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About The Author Martin Lindstrom is the founder and chairman of Lindstrom Company, the world’s leading brand & culture transformation group, operating across five continents and more than 30 countries. TIME Magazine has named Lindstrom one of the “World’s 100 Most Influential People.” Lindstrom is a high profile speaker and author of 7 New York Times best-selling books.

In many ways, brands are like people. They are 100% dependent on humans and, just like you go to the doctor for your annual physical, your brand needs a yearly check-up to make sure it’s still healthy. Most brands rarely, if ever, get a checkup.

It’s frightening to how many startups, small companies and mega brands assume immortality, when they should constantly be aware of the loose grip that they have on their consumer base. How do you conduct a brand checkup? Here’s my suggested 3-part method.

First, make it physical by inviting everyone in your team, including senior management, into a large conference room. In advance of your session, you’ll need to prepare three exercises: I assume you’re monitoring the social media sphere already – if not, you’d better get started – but here’s the question: how well are you performing compared with your competition?

Pick your top 2 competitors and then ask the participating teams to review your brands and the competing brand consumer posts. Discuss them in break-out groups and then ask them to categorize their feedback into 5 buckets:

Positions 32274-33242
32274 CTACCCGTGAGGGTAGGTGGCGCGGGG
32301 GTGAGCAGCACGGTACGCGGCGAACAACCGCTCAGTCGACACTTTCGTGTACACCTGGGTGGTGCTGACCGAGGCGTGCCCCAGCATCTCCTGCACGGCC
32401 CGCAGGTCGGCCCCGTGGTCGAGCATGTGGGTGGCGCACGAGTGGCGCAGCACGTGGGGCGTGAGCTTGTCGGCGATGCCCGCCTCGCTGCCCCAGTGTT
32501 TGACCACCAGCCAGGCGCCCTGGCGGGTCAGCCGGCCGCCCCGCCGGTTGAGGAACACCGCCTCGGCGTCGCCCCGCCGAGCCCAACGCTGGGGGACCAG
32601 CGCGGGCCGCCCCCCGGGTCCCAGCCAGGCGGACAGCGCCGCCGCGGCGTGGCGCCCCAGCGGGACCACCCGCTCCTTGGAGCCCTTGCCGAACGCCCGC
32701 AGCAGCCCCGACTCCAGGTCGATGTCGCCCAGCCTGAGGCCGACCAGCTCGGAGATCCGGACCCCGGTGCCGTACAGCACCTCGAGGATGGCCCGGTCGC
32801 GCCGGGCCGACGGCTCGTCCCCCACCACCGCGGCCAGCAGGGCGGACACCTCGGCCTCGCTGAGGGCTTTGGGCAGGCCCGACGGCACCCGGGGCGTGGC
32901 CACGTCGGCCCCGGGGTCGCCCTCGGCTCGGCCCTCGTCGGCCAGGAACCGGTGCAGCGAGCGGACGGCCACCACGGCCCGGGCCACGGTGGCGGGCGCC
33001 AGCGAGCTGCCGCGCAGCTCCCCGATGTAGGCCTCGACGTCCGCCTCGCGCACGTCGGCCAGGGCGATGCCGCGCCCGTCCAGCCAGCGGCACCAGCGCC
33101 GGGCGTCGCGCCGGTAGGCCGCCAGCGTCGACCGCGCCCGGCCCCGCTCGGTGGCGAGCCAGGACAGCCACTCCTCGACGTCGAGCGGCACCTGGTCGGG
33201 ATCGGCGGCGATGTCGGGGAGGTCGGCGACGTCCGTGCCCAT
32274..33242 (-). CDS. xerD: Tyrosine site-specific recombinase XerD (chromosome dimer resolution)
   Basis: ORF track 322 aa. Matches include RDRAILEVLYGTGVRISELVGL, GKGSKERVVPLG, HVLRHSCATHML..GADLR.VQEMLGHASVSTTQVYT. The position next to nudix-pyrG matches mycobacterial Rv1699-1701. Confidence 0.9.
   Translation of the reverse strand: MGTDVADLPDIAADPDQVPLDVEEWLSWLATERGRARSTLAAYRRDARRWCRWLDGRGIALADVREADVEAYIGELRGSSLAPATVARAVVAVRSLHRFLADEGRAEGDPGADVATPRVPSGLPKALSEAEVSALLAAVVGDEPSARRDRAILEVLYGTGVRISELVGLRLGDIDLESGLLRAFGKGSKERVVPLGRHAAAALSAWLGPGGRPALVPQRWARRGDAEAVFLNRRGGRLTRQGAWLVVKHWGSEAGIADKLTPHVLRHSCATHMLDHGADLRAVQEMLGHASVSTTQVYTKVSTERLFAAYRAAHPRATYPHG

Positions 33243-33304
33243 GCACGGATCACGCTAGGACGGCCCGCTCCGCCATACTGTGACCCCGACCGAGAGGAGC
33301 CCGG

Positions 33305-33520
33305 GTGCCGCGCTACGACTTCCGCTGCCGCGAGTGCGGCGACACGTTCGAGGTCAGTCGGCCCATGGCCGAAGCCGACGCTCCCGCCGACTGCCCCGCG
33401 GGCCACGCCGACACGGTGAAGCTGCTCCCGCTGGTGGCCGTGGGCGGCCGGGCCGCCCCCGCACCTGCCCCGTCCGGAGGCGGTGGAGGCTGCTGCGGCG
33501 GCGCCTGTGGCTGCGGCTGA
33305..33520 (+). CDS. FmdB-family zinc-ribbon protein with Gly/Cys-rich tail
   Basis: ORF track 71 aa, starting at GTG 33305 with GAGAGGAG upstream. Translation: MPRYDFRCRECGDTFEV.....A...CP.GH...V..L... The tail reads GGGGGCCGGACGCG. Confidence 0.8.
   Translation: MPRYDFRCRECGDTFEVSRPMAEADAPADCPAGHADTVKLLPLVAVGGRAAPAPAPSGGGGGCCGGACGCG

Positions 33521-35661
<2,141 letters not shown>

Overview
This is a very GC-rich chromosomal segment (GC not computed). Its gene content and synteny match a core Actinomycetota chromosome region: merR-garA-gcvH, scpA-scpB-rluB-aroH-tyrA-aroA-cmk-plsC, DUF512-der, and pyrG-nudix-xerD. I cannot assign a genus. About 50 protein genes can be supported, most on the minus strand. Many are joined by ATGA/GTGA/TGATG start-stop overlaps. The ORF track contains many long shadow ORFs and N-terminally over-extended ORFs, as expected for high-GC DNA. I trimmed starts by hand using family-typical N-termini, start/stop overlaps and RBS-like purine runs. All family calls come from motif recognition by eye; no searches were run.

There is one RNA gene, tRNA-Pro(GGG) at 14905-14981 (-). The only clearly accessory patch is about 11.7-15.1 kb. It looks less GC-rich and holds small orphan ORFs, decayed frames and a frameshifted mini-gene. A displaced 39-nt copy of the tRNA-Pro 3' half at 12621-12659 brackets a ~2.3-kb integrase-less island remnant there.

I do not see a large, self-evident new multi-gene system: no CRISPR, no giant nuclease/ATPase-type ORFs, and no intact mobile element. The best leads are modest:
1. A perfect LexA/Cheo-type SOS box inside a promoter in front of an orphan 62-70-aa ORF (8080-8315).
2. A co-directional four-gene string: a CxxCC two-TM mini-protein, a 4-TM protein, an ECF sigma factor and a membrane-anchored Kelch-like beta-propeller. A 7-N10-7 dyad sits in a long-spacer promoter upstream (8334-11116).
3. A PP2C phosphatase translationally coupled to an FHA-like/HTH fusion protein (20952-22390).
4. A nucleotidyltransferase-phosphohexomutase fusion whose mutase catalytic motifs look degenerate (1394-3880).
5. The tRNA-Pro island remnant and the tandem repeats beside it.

Their degree of emotional attachment to the brand

Their respect for the brand

The values they associate with the brand

Their respect for the brand

The negative sides of the brand, according to the customers

As you sort the feedback, add a score of 1-10 to each item, based on importance. Then, hang them all on the wall in order to create a full overview. Ask everyone in the room to discuss the overall trend. Write down the top 10 conclusions you’re able to draw from the feedback.

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While everyone is in the room, your second mission is to assess the degree your brand stands out from the competition. Get access to all the ads, banner ads, images, posts etc. you and your competing brands have run in the past year. Then, cover up everyone’s logos. Ask the team to quickly match a brand name with the ads they see. Does your brand hold a distinctive tone-of-voice, or is it all just bland?

Finally, write your brand’s values on a large sign on the back wall of your room. Place your branding communications under the value that best fits it. Then, step back and look at the full picture. Are certain values overcrowded with pieces? Are others completely blank?

By the end of this session, which should take no longer than 3 hours, you’ll have a fairly good idea about the condition of your brand. As is the case with any short check-up, you’ll certainly have a good indication if your brand is healthy and enough information for you to determine if more tests are needed.

hc_author_1This article is authored by Martin Lindstrom, one of the world’s leading brand expert and author of several New York Times and Wall Street Journal bestselling books, including Buyology (Doubleday, New York, 2008) and Brandwashed (Crown, New York, 2011).

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